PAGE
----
For me, an exercise program begins and ends with CrossFit. I love it. It is hard, it is fun, it is badassed, it is my community, and I would absolutely hate to give it up. That said, if I have to I will. It is comparatively expensive to other ways of working out, and at the end of the day things happen, and interests change. I’ve also never said that this blog is just for me. There may be some readers out there that aren’t interested in CrossFit. I get it. Really I do. It took me over a year to build up enough courage to go. If you want to read about my first experiences in the box, go ahead and read my article “CrossFit is my Church” . If after reading it you want to give CrossFit a shot, great! If not, read on!
What the Heck is Functional Fitness?
Function fitness is developing a body that does what you want it too, when you want it too, in the way you want it too. It is working towards a body composition that will allow you to climb a mountain, go for a bike ride, take a quick jog, try a new sport, defend yourself from an attacker, slay some zombies, build a shed, play with your kids, or do whatever else you want it to without ending up so sore you can’t move. It is a type of fitness that allows you to jump higher, run faster, and lift heavier things. If you are functionally fit you have the body you were meant to have by thousands of years of evolution.
A functionally fit body is a lean body, it is an efficient body, it is a body that will last a long time. A functionally fit body is an attractive body. When someone who is functionally fit walks into a room, everyone notices, and whether they admit it or not are impressed.
In functional fitness we focus on those exercises and movements that can be directly correlated to things that can happen in the real world. I first really thought about this idea in reading a book called Level Up Your Life by Steve Kamb. In it he mentions the Archetype of the Ranger from fantasy literature who is a generally fit jack of all trades. He mentioned 4 time CrossFit Games Champion Rich Froning Jr. , I looked the fella up, and decide right away how I wanted to look, and the sort of fit I was looking to be.
Where do I find functional fitness?
Well, my preference is CrossFit, but that is certainly not the only path. If you like a class atmosphere, but either don’t want to do CrossFit for some unrelated reason, or don’t have a Box nearby you can find functional fitness classes at most gyms under the title of “Boot Camp”. If you could find a martial arts class that has a strong fitness component that likely would be functional fitness as well. Speaking of Boot Camp, you could also join the military as ALL of their Physical Training tends toward the functional. I imagine that if you tell a personal trainer you are looking for functional fitness they can build you a program. If you are uninterested in classes of any sort, can’t swing monthly fees, or live in an area bereft of health clubs the rest of this article is what your are looking for. Speaking of Personal Trainers, I am not one. Use the equipment and advice below at your own risk. I assume no responsibility for any way you may injure yourself.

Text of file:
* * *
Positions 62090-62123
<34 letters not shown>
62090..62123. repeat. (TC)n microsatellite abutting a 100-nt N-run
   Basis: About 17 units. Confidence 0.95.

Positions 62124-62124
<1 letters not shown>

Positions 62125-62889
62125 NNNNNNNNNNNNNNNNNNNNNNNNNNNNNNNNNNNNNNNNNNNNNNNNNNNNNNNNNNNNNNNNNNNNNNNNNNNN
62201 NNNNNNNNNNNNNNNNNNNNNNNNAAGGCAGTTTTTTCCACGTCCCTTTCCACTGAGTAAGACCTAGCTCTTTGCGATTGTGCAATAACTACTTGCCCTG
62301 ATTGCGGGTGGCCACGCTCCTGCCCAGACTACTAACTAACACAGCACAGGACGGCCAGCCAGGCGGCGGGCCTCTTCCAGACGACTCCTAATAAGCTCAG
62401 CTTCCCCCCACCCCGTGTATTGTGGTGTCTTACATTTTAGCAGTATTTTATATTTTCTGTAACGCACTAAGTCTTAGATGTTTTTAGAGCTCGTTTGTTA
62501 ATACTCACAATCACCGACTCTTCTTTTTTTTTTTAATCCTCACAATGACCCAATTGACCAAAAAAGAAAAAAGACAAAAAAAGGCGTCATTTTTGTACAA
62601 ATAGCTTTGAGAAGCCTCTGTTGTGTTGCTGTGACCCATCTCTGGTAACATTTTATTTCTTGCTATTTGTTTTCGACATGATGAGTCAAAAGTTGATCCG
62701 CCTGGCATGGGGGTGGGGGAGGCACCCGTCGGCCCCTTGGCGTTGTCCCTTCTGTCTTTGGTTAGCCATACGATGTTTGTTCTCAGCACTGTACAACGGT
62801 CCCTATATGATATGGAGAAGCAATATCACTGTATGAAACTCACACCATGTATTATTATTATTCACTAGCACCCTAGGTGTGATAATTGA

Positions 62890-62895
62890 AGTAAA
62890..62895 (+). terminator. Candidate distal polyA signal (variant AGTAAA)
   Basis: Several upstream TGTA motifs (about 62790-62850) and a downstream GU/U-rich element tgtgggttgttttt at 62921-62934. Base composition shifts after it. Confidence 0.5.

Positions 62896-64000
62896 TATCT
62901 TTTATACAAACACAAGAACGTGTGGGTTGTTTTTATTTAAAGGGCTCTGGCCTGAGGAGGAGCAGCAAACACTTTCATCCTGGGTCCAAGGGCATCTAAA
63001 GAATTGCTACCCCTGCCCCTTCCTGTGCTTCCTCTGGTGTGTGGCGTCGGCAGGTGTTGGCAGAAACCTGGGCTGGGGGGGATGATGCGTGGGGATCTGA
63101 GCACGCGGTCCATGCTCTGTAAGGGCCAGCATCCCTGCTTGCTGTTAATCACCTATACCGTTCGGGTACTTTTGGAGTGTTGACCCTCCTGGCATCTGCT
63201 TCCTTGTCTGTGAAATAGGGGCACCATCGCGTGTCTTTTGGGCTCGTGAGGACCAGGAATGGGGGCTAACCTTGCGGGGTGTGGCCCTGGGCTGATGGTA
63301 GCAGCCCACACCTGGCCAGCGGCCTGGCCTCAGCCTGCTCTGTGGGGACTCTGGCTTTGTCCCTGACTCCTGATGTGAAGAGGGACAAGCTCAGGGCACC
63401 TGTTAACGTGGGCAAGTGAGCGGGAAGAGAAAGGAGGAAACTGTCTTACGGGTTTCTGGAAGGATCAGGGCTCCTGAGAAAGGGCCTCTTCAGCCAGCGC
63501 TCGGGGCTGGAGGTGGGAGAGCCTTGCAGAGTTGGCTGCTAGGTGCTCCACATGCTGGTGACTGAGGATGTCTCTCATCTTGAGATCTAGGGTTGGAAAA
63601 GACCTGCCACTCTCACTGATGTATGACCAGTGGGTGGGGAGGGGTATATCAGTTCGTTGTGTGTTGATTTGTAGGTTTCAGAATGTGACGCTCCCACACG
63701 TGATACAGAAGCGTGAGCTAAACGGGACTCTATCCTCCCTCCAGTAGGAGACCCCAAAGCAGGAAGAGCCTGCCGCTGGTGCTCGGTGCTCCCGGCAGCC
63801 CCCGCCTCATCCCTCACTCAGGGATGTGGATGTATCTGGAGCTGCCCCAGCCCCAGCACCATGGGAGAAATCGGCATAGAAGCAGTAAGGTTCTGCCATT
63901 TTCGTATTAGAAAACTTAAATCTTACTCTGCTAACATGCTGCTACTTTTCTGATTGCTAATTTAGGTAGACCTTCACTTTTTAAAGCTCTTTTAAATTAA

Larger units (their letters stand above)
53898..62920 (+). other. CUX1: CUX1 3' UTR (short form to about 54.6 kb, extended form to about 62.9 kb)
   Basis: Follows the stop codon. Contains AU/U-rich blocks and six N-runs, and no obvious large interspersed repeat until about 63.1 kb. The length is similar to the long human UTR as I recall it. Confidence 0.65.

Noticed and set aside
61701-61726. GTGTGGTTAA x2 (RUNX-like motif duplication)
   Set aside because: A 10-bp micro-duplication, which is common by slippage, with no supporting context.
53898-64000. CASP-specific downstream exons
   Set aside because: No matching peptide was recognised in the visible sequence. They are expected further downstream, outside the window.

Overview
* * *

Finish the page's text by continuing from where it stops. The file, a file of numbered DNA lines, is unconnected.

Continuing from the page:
The: I like Gear Option
One of the things that makes me happy is gear. It brings me joy. Functional Fitness can have LOTS of fun gear to go with it. If I had a few bucks to spend, and wanted to make my own Functional Fitness program for my garage, basement, spare room, ect. Here’s what I would get and why.
- Brute Force Sandbag – If I could only buy 1 thing, this would be it. The internet has a huge number of training resources for it, and it is all around one of the most versatile tools out there. I love this so much that I have compiled a YouTube Playlist of workouts & exercises for it which I will update as I find more stuff. Note: There are other brands of sandbag out there, I like what I have seen of these ones, but feel free to pick an option that fits your needs and budget better.
- Suspension Trainer – This is another incredibly versatile piece of training equipment. It allows you do do a large number of functional exercises and scale for difficulty. It essentially allows you to upgrade your body weight resistance workouts. Again, lots of internet resources for workouts. The US Military even has a set of YouTube Videos that goes into detail about suspension training workouts. Note: The market leader in this space is TRX, but the one I link above has worked for me and is significantly less expensive.
- Jump Rope – That’s right. The thing you either used or didn’t in grammar school is one of the best tools for fitness in the history of the world. There is a reason that boxers have used these little torture devices since the beginning of time. When I first started CrossFit one of the first challenges I set for myself was to “get” single-unders. Now I’m after double-unders. Buy a rope, doesn’t have to be fancy one like the one I link, but believe it or not the equipment matters here. Again, utilize YouTube for how to do it well.
- A Box – This will serve you VERY well if you have a little skill with woodworking. I hate box jumps, steps ups, ect. But they are amazing for increasing your level of Functional Fitness. The box will also allow you to do fun stuff like incline and decline push-ups. Elevated Pike Push ups, and a host of other exercises.